T.S. Eliot’s The Waste Land is a challenging and complex reading. Unlike traditional poems that use one voice, Eliot’s poem introduces his readers to multiple voices, both male and female, young and old. The poem, circa 1920, is written during the same period as World War I. Eliot is suffering from depression, his wife is mentally unstable, and World War I has left ruin and destruction. This backdrop should not go unnoticed, as it seems to influence the death, hopelessness and destruction within The Waste Land.
From the onset of the poem, the reader is discombobulated. The poem’s disjointedness puts the reader in an ungrounded place; there is no solid footing. Instead of expecting to listen to one story, we hear multiple perspectives from various characters with differing backgrounds. Children, the elderly, middle aged men and women, young adults, are all mentioned as if to listen to the perspective of many and the disparate. These myriad narrators present the poem as more of a play than a poem. Is this what Eliot wants of his readers? He wants to displace us, create uncertainty, disconnection, in a world that appears to present order and civility – except, of course, it does not. Perhaps he wants to create in us an empathy or compassion; he wants us to remove ourselves from a safe haven. This place of doubt is unnerving, but it can also allow his readers to deeply understand issues of love, desire, and loss.
The children in his poem offer a glimmer of hope, “Et O ces voix d’enfants, chantant dans la coupole!” They seem to breathe new life; they present a lightness of being, which also illustrates an innocence and forgiveness that rationalizes living amid hopelessness. But there is always the return to a dark and desolate place, “I who have sat by Thebes below the wall and walked among the lowest of the dead.”
The poem begins with a narration from a man who appears to be reporting on the despair of a place that should bring us a new beginning, but instead brings the reader difficulty, “April is the cruelest month, breeding Lilacs out of the dead land…” The narrators all address this hopeless, destruction and direness, “a heap of broken images, where the sun beats.” The reader is approached with a hint of possibility and of a better tomorrow, but this is quickly brought back to an emotional ruin, “…the dead tree gives no shelter, the cricket no relief, and the dry stone no sound of water.”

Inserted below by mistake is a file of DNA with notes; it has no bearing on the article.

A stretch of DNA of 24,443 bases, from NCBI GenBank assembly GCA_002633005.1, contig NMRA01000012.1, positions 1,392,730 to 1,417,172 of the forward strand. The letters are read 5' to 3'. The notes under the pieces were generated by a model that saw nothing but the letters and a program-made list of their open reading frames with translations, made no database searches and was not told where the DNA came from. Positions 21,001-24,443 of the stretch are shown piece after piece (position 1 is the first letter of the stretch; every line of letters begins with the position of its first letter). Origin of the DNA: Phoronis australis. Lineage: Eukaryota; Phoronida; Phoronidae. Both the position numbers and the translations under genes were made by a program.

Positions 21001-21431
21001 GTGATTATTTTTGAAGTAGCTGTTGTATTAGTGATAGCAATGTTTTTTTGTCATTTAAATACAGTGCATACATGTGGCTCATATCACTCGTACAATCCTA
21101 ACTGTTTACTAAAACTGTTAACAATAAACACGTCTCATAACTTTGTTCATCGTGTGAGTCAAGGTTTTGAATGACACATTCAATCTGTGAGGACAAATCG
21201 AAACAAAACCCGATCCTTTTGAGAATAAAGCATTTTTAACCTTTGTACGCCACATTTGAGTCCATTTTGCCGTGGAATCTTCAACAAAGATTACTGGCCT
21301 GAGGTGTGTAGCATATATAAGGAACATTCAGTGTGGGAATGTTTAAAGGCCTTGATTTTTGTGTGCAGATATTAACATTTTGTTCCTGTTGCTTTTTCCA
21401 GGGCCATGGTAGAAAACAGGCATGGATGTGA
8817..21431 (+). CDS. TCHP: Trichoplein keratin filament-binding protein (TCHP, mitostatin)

The characters in this poem seem to be connected, and this makes one contemplate kinship. Alluding to some characters as son and brother may be Eliot’s way to connect humanity and to illustrate how humanity is our common base.
Eliot’s themes of love, loss, and death transcend time. In one’s life, these themes are always interconnected and never avoided. To feel as if one enters a place of uncertainty is to experience what life actually brings us; it is a place of unknowns even in our most definite and confidant situations. With this in mind, we need to embrace those moments of unknowns because they are a natural part of our existence. To deny the dark places is to live life with a superficiality that is unrealistic. Wisdom and maturity cannot be attained unless you accept the darkness and do so with openness to emotional growth.